Coronavirus: watch out for scams

Unfortunately, there are fraudsters exploiting the coronavirus pandemic to scam the public. 

These criminals are taking advantage of people’s vulnerability at a time when they are likely to be distracted by concerns regarding coronavirus. Victims of these scams have already lost over £1 million.

It’s worth taking time to make sure you are protecting yourself and your family from those trying to take advantage of this situation.

Officers from H&F Council will never ask you to share your bank details (or other personal or financial information) over the phone. If you receive a call that you feel is not genuine, please hang up and report it to Action Fraud.

Be alert to vaccine fraud

Whilst we are celebrating the fact that so many of our neighbours are getting the Covid vaccine, we also need to be on our guard against unscrupulous people trying to make dishonest money from the pandemic.

Criminals are using the vaccine as a way to target the public by tricking them to hand over cash or financial details. They are sending convincing-looking text messages letting people know they are eligible for the vaccine or phoning people directly pretending to be from the NHS, or local pharmacy.

Please remember the vaccine is free on the NHS. No payment will ever be asked for.

The NHS will:

  • Never ask for payment, the vaccine is free.
  • Never ask for your bank details.
  • Never arrive unnannounced at your home to administer the vaccine.
  • Never ask you to prove your identity by sending copies of personal documents such as your passport.

Download the government's Covid-19 Vaccine Fraud Guide (pdf 651KB)

Covid: Vaccine scams in South Asian languages (BBC news)

Other scams to look out for

Be aware of people offering or selling:

  • virus testing kits - these are only offered by the NHS
  • vaccines - there is no charge for the vaccine
  • miracle cures - there is currently no cure
  • overpriced or fake goods to protect yourself from coronavirus such as anti-bacterial products
  • shopping or medication collection services
  • home cleaning services.

You should also be aware of:

Track and trace scams

Some residents have received calls from people claiming to work for the NHS and suggesting that the resident may have been exposed to COVID-19. The fraudster has then told them that they must pay for a testing kit which is not true.

NHS workers or contact tracers will never ask you:

  • to dial a premium rate number to speak to them (for example, those starting in 09 or 087)
  • to make any form of payment
  • for any details about your bank account or credit/debit card number
  • for your social media identities or login details, or those of your contacts
  • for any passwords or PINs, or ask you to set up any passwords or PINs over the phone
  • to purchase a product
  • to download any software to your device or ask you to hand over control of your PC, smartphone or tablet
  • to access any website that does not belong to the Government or NHS

The only website the service will ask you to visit is the NHS test and trace service.

Phishing emails

There are also COVID-19 themed phishing emails attempting to trick people into opening malicious attachments, or revealing sensitive personal and financial information.

This includes:

  • fake articles about the virus outbreak with a link to a fake company website to sign up for a newsletter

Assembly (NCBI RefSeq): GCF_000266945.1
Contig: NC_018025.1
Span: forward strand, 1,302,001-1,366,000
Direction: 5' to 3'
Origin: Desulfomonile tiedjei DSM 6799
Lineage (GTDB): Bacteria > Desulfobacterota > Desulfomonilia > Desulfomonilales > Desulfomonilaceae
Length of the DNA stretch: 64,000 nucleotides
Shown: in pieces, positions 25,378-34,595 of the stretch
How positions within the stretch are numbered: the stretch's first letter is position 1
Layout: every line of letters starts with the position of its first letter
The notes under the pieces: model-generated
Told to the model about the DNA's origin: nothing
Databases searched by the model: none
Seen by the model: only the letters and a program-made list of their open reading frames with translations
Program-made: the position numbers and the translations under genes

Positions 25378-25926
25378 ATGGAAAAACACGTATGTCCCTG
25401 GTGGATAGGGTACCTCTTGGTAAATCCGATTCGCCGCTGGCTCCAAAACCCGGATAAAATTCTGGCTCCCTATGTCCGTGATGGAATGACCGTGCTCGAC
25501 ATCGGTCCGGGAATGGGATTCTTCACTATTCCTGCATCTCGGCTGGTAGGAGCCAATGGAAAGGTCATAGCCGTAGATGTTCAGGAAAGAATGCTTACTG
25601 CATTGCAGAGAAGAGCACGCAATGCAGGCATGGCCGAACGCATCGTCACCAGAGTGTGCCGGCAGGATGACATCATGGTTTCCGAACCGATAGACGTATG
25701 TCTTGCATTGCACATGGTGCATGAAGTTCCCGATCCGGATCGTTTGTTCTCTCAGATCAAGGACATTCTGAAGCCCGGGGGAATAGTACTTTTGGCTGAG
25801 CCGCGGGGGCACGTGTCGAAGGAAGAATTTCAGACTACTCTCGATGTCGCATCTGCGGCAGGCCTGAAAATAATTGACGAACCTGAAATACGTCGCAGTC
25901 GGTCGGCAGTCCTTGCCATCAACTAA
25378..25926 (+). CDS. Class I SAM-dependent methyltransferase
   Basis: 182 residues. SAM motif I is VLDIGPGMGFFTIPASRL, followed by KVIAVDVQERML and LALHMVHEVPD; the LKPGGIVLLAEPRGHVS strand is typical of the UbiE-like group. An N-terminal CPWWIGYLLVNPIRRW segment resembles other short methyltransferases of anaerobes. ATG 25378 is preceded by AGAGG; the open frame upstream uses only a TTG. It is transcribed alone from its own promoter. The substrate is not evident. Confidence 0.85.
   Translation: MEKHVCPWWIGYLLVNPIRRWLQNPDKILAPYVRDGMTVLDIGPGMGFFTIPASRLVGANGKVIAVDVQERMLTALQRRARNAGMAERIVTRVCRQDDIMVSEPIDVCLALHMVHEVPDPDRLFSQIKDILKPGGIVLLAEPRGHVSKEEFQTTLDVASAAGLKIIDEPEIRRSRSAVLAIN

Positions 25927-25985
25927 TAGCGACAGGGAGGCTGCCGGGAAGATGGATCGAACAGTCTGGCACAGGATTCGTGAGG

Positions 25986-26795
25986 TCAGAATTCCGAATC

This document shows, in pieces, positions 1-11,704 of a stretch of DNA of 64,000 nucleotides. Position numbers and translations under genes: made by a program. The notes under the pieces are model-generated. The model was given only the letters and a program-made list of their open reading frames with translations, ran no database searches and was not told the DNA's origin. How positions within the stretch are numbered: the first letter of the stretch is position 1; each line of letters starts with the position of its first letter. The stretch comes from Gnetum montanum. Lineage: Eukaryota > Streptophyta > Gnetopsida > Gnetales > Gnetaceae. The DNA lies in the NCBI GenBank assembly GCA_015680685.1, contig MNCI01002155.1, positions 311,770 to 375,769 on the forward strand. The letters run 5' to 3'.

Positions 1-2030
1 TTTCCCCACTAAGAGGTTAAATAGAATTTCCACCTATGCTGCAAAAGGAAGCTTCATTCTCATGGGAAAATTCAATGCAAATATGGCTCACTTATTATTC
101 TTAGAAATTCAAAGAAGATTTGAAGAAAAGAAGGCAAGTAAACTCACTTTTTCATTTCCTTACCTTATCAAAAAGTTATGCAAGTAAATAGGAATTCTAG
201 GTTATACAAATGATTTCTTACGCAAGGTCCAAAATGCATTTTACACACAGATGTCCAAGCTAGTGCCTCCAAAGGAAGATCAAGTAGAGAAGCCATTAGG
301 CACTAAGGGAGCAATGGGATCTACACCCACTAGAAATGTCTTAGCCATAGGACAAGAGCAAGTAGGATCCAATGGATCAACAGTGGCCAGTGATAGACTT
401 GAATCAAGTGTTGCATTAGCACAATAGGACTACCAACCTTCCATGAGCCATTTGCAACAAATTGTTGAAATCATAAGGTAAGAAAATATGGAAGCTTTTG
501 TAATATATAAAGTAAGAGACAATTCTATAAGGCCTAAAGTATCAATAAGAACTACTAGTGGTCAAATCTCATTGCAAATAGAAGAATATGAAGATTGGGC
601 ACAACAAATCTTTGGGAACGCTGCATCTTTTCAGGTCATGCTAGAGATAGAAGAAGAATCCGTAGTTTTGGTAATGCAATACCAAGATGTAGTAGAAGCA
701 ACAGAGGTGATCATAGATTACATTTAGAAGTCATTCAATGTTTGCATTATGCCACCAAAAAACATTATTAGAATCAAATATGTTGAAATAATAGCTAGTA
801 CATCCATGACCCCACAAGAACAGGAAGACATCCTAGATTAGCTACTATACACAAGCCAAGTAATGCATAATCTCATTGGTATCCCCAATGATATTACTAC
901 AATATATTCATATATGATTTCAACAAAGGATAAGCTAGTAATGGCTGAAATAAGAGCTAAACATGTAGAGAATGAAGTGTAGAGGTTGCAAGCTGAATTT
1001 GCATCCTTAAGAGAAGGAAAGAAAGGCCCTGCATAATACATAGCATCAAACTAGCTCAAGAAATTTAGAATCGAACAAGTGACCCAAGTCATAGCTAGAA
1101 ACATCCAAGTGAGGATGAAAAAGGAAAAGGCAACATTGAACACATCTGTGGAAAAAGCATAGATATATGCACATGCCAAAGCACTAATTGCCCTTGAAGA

• investment schemes and trading advice encouraging people to take advantage of the coronavirus downturn
  • emails purporting to be from a research group that mimics the Centre for Disease Control and Prevention (CDC) and World Health Organisation (WHO)
  • emails purporting to be from HMRC offering a tax refund and directing victims to a fake website to harvest their personal and financial details

Read this BBC News article on COVID-19 themed phishing emails.

Scam vaccine text messages

Fraudsters are sending out fake texts offering a Covid vaccine in an attempt to steal personal and financial information, police have warned.

How to protect yourself and vulnerable family members

The most important thing to remember is: 

Be cautious and listen to your instincts if you are contacted by someone you do not know, either in person, by phone or online.

Don’t be afraid to hang up the phone, bin the letter or delete the email or text - if something doesn’t feel right then it probably isn’t.

If you cannot be sure, check with someone you trust, or contact Citizen's Advice or Action Fraud.

The Alzheimer’s Society has produced a handy guide to avoid scams, including a dementia friendly postcard.

Top tips to avoid being scammed

  • Do not open the door to anyone you don't know - talk through a closed window
  • Do not be rushed into making a decision. If it sounds too good to be true it probably is
  • Only purchase goods from legitimate retailers and take a moment to think before parting with money or personal information
  • Do not assume everyone is genuine. It's okay to reject, refuse or ignore any requests. Only criminals will try to rush or panic you.

Don’t click on links, or attachments in suspicious emails or texts and never respond to unsolicited messages and calls that ask for your personal, or financial details.

Contacts and reporting a scam

For advice on scams call the Citizens Advice consumer helpline on 0808 223 11 33 or use their online service to check if something might be a scam.

To report a scam call Action Fraud on 0300 123 2040.

You can also contact your bank if you think you have been scammed.

To learn more about different types of scams visit the Friends Against Scams website.

For more on common types of scams and other scams happening now visit Scams and doorstep crime.

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